Saturday, February 28, 2009

Rosacea - What, Why, How, and What to do about it?

I had two separate Debs ask questions about what can be done for skin affected by Rosacea so I decided to combine them into one article.

First a little background for anyone not really familiar with Rosacea.  Rosacea is a skin disease of the face.  It mostly affects the cheeks, nose, chin, and forehead but it has also been known to cause burning and redness of the eyes and eyelids as well.  It is not dangerous or contagious, it is mainly embarrassing and uncomfortable for the person suffering from it.  Small acne like bumps are also a common occurrence, and in severe cases permanent knobby bumps on the cheeks and nose can develop.  

The causes of Rosacea are not quite clear but it is known that it is NOT caused by alcohol abuse.  Alcohol can trigger a flare up but it is not a cause in itself.  Rosacea does tend to affect fair skinned people and can run in families.  Rosacea often flares when something causes the blood vessels under the skin of the face to expand.   Common triggers can be stress, exercise, spicy foods, alcohol, heat, exposure to sun and wind, or going from one temperature extreme to another.  

So, that is what Rosacea is.  Now, what can you do about it?

Unfortunately, there is no cure for Rosacea.   There are however various ways to deal with it and it is up to the individual to decide how aggressive they want to be in handling their symptoms.  

The easiest way to deal with Rosacea is to try to reduce the number of flare-ups you have.  To do this you want to learn what your triggers are.  I listed a few above but not everyone with Rosacea will react to all of them, and there may be triggers that I didn't list that affect you.  By paying attention to what triggers your flare-ups you can do your best to reduce your exposure to the triggers and hopefully reduce the number of flare-ups you experience.

The next thing you can do is use a sunscreen of at least SPF 15 every day.  Not only is simple sun exposure a common trigger, but the sun can also damage your skin making you more sensitive to other triggers of Rosacea.  It is important to make sure you continue to wear a sunscreen even in winter.  Sun exposure can be worse in winter than in summer because you not only have the uv rays coming down from the sun, but in areas that get snow you have the uv rays bouncing back up off the snow as well so you get uv exposure from two directions.

Third, be gentle with your skin.  Use cleansers, toners, and moisturizers developed for sensitive skin.  Anything that is to harsh could act as a trigger to another flare so never, ever use a gritty scrub on skin with Rosacea, they can be incredibly damaging to sensitive skin and can cause worse outbreaks than you would normally get.  Properly caring for your skin is going to be the best thing that you can do on your own for your Rosacea.  Sunscreen and proper cleaning, toning, and moisturizing will not only help reduce the duration of an outbreak but will help prevent outbreaks all together.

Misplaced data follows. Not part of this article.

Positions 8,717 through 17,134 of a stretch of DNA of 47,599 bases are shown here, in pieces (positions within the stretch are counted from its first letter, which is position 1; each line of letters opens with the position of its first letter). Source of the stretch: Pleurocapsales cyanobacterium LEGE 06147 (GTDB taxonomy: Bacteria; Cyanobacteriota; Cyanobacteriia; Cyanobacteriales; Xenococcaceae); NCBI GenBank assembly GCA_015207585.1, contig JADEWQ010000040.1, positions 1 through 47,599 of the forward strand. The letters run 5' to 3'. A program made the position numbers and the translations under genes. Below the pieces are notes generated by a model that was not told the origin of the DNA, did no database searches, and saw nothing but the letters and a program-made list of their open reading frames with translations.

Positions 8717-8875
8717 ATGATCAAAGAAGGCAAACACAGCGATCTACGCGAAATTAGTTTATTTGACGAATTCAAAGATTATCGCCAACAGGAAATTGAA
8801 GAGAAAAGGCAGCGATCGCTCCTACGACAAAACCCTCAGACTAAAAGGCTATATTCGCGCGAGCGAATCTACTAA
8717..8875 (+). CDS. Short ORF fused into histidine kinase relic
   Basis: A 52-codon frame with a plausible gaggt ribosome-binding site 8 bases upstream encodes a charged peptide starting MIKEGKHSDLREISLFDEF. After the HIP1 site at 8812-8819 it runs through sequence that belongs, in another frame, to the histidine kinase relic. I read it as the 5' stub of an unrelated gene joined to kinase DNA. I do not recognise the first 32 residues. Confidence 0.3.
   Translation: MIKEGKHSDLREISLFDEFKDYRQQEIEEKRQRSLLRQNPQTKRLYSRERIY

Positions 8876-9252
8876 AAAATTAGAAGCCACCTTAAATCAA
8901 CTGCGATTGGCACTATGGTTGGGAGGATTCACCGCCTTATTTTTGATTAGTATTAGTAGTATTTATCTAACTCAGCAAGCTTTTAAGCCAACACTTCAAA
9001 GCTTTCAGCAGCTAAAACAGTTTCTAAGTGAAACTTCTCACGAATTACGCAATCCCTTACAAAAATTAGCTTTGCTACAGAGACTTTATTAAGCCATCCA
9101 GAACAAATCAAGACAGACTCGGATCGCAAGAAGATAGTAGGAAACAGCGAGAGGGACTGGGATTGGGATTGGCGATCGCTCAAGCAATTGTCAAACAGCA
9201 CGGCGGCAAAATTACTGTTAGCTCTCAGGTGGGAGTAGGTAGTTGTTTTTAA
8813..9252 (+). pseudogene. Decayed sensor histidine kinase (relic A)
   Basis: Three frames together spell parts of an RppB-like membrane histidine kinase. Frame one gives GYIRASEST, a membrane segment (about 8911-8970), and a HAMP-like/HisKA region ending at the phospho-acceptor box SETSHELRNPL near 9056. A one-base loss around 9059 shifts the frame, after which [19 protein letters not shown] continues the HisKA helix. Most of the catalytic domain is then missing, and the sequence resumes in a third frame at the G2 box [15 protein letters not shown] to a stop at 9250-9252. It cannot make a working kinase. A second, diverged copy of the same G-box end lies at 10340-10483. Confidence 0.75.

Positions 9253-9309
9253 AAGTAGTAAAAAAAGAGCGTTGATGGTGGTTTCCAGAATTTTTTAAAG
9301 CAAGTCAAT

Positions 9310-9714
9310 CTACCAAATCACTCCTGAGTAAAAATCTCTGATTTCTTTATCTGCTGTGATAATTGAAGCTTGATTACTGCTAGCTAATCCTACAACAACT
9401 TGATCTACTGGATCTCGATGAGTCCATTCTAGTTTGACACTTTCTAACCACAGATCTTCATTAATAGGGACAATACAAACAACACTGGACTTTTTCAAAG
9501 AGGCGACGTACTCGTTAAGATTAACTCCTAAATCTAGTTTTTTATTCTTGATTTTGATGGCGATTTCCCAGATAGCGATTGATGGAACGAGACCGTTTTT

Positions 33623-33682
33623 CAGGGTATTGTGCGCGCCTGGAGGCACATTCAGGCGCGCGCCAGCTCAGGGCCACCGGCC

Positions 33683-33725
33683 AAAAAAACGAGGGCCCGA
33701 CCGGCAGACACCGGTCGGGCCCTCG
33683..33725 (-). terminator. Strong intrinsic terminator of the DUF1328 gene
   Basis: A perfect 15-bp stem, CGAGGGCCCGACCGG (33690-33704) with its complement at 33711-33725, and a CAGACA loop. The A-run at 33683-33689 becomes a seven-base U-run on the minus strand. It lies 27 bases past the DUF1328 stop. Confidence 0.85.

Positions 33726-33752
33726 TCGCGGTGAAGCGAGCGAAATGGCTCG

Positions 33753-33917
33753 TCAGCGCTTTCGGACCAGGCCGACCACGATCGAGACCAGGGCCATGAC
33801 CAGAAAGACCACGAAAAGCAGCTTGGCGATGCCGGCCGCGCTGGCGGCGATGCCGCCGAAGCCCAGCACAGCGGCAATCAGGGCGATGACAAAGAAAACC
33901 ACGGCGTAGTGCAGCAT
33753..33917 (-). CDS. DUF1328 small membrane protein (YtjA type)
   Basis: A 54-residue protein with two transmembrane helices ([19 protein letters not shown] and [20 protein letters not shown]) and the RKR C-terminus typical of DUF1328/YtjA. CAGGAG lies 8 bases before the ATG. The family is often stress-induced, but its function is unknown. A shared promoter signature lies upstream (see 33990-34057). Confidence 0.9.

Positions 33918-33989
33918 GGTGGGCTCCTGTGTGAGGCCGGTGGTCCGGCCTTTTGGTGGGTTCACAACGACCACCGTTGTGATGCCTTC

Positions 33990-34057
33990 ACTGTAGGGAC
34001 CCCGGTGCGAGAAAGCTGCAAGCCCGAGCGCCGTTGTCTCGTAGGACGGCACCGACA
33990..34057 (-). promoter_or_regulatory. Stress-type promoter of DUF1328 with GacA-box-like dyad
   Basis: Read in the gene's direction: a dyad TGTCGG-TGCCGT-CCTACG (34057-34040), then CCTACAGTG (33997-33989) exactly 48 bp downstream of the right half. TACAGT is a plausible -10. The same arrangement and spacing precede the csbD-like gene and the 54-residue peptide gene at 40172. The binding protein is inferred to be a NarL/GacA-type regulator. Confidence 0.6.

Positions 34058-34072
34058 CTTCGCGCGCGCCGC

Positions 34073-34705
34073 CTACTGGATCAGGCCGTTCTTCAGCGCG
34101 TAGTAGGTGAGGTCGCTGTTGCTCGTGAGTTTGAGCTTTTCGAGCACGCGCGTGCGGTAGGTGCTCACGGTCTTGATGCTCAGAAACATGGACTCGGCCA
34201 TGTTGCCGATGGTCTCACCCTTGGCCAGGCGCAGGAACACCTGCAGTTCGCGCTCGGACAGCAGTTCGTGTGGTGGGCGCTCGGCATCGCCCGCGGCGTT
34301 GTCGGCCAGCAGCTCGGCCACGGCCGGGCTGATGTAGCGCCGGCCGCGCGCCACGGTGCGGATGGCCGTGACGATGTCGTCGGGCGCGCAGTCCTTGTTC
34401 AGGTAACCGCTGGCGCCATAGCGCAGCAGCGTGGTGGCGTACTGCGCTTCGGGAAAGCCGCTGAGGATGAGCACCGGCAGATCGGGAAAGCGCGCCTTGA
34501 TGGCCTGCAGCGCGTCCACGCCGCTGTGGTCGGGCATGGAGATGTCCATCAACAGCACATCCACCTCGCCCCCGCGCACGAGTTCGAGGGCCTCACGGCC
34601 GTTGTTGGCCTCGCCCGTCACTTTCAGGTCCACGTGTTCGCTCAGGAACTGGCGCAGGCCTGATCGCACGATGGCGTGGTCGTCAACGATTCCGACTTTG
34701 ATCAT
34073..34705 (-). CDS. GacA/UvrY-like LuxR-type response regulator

Fourth, to reduce the appearance of the occasional flare wear makeup with a slightly green tint to it.  This goes back to grade school art class and the color wheel.  Rosacea gives a reddish hue to the skin so you are going to want to go to the opposite side of the color wheel for its complement which is green.  A greenish hued makeup is going to help neutralize the reddish tone to your skin.  One way to do this is to apply a green cover stick to your red areas (this works for just plain pimples too) and then apply your foundation as normal.  The advantage to this is that it is easy to do and relatively inexpensive.  The disadvantage is that it will only reduce, not eliminate the redness.  You can also look for  camouflage makeup which will completely cover the Rosacea instead of just reducing the appearance of it.  The advantage is obvious, the redness is totally gone.  The disadvantage is that the heavier makeup can be uncomfortably heavy for some people, its harder to apply at first (you will get the hang of it with practice), and it can be more expensive than the first option.  Doing a google search on makeup for Rosacea will give you lots of results for both options.

If you want something more drastic than makeup, proper skin care, and trigger avoidance can give you then it's time to go to a dermatologist.  A dermatologist may prescribe a course of antibiotics (topical or pills) or something like Accutane or Retin-A to treat your flare-ups.  In cases of advanced Rosacea the dermatologist may suggest something like dermabrasion or laser surgery.  None of these options are a cure but they are affective in improving the appearance of the skin and reducing flare-ups.

To make a long article short (to late I know :)), treat your skin gently.  If you suffer from Rosacea now be gentle to your skin.  If Rosacea runs in your family, be diligent about your skin care.  Do everything you can to keep it healthy, cleanse, tone, and moisturize every morning and evening, use sunscreen daily, and have regular facials.  Healthy skin is no guaranty you won't get Rosacea but it might delay the onset of Rosacea, plus if your skin is healthy the chances are your flare-ups will be fewer and of shorter duration than the flare-ups of someone who isn't as diligent about their skin care routine.  

Thank you for stopping by.  If you have any questions or comments please don't hesitate to leave them.  I need your questions to keep this blog going.  You can leave your questions in the comment form or email them to me at  Thank you again!

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